His RBI singles in the sixth and eighth innings were two blows that led them to pop the corks on the champagne bottles before heading to the next round.
Earlier this game, Michael Brantley extended his #Postseason hitting streak to 15 games.
This marks Houston’s second consecutive trip to ALCS under Baker’s ageless magic that continues to resonate with the millennial clubhouse the baby boomer manager oversees.
Baker replaced A.J. Hinch, who is now manager of the Detroit Tigers after he was fired in the fallout from the Astros’ 2017 sign-stealing scandal.
It also resulted in a one-year ban for Boston Red Sox manager Alex Cora who will be in the other dugout when the series opens on Friday.
Baker’s cool was tested after there had been accusations made the Astros were back to stealing signs and tipping off players which they had previously done to win the only world championship in franchise history.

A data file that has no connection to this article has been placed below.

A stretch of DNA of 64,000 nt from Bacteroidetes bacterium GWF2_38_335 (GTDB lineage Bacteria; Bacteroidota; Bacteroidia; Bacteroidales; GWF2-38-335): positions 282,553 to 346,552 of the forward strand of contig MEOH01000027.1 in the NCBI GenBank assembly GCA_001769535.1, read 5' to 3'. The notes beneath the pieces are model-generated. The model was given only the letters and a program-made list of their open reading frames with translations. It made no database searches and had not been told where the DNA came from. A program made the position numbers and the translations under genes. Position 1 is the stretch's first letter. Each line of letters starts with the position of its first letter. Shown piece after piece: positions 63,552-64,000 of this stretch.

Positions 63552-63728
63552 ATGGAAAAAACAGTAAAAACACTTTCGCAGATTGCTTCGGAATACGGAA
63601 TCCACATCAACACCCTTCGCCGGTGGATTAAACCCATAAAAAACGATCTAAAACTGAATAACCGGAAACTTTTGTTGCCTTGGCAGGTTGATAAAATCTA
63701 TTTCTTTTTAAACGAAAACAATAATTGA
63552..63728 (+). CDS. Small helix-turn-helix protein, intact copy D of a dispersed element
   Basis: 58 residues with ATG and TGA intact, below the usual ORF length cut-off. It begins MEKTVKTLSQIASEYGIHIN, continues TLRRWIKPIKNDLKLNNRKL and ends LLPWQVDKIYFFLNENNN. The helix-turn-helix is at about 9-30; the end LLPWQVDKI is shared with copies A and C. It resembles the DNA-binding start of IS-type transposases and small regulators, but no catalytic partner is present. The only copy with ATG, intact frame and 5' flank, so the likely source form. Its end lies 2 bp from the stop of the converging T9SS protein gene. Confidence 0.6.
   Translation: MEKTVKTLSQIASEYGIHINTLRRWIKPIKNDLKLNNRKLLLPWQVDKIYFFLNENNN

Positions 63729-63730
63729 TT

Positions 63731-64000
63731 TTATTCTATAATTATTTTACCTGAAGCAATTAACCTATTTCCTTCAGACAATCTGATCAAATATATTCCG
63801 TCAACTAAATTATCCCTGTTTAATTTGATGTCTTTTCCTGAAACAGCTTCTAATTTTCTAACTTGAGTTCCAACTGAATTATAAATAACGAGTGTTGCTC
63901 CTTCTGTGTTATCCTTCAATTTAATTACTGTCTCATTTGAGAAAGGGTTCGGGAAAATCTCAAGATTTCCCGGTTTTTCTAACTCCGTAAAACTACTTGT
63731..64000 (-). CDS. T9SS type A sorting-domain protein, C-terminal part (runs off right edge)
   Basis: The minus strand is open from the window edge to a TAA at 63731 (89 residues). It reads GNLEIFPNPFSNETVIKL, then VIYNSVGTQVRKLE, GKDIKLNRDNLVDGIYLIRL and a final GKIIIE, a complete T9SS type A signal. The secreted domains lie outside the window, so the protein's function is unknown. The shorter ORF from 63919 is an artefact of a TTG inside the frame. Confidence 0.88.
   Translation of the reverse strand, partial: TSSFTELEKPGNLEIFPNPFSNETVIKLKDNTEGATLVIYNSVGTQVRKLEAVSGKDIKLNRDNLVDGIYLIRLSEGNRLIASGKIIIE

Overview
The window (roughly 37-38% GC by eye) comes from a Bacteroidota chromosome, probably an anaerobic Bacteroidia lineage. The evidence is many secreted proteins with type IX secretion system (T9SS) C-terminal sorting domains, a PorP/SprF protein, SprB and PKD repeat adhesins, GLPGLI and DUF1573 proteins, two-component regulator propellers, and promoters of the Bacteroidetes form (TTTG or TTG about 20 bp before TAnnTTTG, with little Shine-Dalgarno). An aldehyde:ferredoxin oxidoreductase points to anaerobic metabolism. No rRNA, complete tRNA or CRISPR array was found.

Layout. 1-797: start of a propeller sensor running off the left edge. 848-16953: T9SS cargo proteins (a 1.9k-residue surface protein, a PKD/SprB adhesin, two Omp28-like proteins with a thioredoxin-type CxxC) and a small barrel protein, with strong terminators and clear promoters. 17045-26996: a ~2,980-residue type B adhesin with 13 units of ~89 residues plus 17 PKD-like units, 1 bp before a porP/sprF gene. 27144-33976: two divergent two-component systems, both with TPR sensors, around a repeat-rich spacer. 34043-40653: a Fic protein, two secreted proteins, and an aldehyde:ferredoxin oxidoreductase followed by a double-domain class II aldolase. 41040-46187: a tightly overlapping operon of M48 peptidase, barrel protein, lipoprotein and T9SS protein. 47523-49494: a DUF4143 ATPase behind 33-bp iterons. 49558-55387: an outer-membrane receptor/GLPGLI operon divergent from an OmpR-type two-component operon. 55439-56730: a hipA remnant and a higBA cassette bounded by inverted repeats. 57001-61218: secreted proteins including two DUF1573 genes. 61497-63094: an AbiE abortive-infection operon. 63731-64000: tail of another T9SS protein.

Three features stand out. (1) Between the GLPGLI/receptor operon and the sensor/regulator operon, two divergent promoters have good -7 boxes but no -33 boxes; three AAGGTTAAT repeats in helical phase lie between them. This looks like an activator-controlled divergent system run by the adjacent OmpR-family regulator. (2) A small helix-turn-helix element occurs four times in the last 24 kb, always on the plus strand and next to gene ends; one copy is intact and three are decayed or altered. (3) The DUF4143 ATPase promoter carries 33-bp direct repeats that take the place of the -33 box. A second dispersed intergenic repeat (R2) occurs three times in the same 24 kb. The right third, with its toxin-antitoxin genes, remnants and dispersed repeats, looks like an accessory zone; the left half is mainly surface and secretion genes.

Chicago reliever Ryan Tepera floated a notion Sunday night that Houston was stealing signs in the first two games.
However, he deftly navigated through that potential controversy with a little push back of his own.
“We’ve been constantly bombarded by negatives, especially on the road,” Baker said. “But these guys, they come to play and they love each other.”
After Gavin Sheets went deep to center field for a home run that put the White Sox on top in the bottom of the second inning it appeared that the momentum of the series had shifted altogether.
In an era where the analytics may have suggested otherwise, Baker made the right call to pull Lance McCullers, Jr. who made only one mistake to Sheets that yielded Chicago’s final run of the season.
Rob Parker reminisces on the time when Deion Sanders was making an impact on the MLB playoffs — slapping hits in the gap and swiping bases — and locking down receivers and running back TDs on an NFL field. Prime was truly something special.